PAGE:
The Island Queen

So, a new year has arrived and what have we to show for it? An empty pocket, a full-stomach, and a hangover that just doesn’t want to go away, no matter how dry our Januaries are. The fact is, December always lives up to being the massive blow out that it threatens to be, and I, for one, always try and grab the bull by the horns. One thing I was looking forward to this year – having been writing this blog for just over a year now – was the onrush of Christmas burgers. It quickly became apparent though, after reading list, after list, of the capital’s meaty Christmas offerings, that there was to be no veggie Christmas. After a (I admit) slightly half-hearted campaign on Twitter to find out if any of the big burger chains were going to be offering a #VegXmas option, it turned out that only Honest offered a veg option (swapping the veg fritter in for the beef in the Christmas burger). Aside from that, it was only Yeah Burger (where I went for my Christmas burger in 2014) that offered a legitimate vegetarian Christmas option, and they actually had 2! It slowly dawned on me that Christmas wasn’t to be celebrated with burgers as a vegetarian, for this year at least. Luckily, however, I had something else to celebrate! December marked a year of living with my girlfriend Rach, so we went for a drink to celebrate at one of our favourite local pubs. And eat a burger.

IMG_6763

The Island Queen, located on one of the backstreets just east of Angel Islington is a nice little pub, one of a cluster of pubs in the area where you’re sure to hear the hubbub of the pub against the relative silence of the residential streets before you actually stumble across the place itself, especially in the summer months. In the winter the big bar and high ceilings paradoxically provide a cosy atmosphere to while away a few hours on dark, chilly evenings. On Wednesdays, the pub offers a burger, chips, onion rings, and a drink for £9! (I did mention it was a low key celebration, right?). I decided on a pint of Doombar, along with the menu’s only veggie option – the lentil & spinach burger.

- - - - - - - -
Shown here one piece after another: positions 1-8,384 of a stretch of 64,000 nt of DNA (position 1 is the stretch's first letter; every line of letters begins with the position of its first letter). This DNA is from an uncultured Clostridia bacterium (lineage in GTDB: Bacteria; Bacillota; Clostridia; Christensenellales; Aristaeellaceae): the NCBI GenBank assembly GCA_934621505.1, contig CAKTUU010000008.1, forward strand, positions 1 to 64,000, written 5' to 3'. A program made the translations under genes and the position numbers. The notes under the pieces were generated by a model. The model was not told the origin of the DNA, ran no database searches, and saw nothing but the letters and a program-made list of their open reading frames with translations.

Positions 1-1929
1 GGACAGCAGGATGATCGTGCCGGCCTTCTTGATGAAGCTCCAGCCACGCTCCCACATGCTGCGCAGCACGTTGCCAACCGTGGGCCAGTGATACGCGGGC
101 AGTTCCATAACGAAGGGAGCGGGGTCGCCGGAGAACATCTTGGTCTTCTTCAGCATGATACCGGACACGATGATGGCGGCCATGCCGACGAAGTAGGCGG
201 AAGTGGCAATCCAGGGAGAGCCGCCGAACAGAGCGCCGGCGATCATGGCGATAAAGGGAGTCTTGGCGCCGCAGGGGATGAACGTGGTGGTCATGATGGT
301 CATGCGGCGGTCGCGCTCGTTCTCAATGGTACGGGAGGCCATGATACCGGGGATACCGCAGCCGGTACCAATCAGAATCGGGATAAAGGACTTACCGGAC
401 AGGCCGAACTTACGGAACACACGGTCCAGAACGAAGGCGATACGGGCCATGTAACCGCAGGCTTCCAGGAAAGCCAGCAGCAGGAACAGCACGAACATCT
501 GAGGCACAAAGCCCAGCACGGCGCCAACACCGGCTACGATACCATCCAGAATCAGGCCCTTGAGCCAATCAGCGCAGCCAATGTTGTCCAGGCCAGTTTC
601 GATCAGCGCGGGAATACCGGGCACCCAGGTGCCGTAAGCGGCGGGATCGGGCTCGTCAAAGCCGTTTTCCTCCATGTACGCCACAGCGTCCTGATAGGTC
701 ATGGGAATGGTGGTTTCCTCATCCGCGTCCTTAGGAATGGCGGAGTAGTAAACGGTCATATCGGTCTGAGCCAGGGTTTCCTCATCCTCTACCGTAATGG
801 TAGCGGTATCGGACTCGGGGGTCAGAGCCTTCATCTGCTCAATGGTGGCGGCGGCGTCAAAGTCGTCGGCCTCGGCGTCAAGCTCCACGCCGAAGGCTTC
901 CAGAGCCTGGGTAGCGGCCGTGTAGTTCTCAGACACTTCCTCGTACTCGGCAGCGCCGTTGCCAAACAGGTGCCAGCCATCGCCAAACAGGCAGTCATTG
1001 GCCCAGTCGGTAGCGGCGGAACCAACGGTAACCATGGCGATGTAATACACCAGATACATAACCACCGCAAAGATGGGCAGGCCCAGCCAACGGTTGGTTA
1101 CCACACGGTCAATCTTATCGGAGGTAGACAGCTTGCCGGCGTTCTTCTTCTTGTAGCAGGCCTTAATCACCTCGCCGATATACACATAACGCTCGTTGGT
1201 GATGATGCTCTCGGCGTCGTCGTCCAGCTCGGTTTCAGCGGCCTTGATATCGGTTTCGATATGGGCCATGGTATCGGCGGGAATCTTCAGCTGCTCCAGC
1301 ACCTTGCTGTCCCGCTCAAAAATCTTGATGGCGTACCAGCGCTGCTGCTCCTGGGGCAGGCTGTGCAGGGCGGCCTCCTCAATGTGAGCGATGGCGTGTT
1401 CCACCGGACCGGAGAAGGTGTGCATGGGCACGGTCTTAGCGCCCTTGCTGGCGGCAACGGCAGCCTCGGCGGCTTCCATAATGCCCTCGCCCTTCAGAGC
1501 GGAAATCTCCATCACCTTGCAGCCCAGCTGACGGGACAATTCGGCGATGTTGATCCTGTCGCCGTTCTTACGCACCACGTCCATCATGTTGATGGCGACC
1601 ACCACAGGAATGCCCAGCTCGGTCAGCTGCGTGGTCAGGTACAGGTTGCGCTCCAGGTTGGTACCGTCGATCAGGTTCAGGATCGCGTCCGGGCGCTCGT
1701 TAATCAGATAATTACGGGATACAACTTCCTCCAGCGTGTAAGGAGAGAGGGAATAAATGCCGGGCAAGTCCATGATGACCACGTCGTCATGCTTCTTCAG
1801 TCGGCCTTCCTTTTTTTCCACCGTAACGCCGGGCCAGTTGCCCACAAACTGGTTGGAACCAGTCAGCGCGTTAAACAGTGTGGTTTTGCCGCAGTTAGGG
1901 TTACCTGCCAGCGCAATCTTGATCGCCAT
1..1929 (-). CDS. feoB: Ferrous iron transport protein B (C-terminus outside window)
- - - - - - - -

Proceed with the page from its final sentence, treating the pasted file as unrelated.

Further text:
IMG_6766

The burger looked tasty enough. When I picked it up, though, it proceeded to fall apart quite rapidly. One of the problems I’ve always had with lentil burgers, no matter how tasty, is that they only seem to be held together by the fact that they are deep-fried. This facade will hold together when delicately placed within a bun, but as soon as any pressure is placed on it – namely between finger and thumb – it will come apart before your very eyes. With this in mind I took a bite out of it far too quickly, for as soon as the my teeth clamped down I felt the scolding-hot, lentilly middle stick to the roof of my mouth. Unfortunately, this put a downer on the rest of my meal but I did take some positives: one, the flavour of the actual patty (what I could taste above the pain, anyway) was genuinely very flavoursome, also the meal was very, very good value for money. My last moan, though (I promise!), is that I have never understood houmous as a sauce or ‘lubricant’. Don’t get me wrong, I love houmous, but normally it just provides another drying element to the ensemble. And for some reason it is always served with lentil burgers (and felafel burgers, naturally).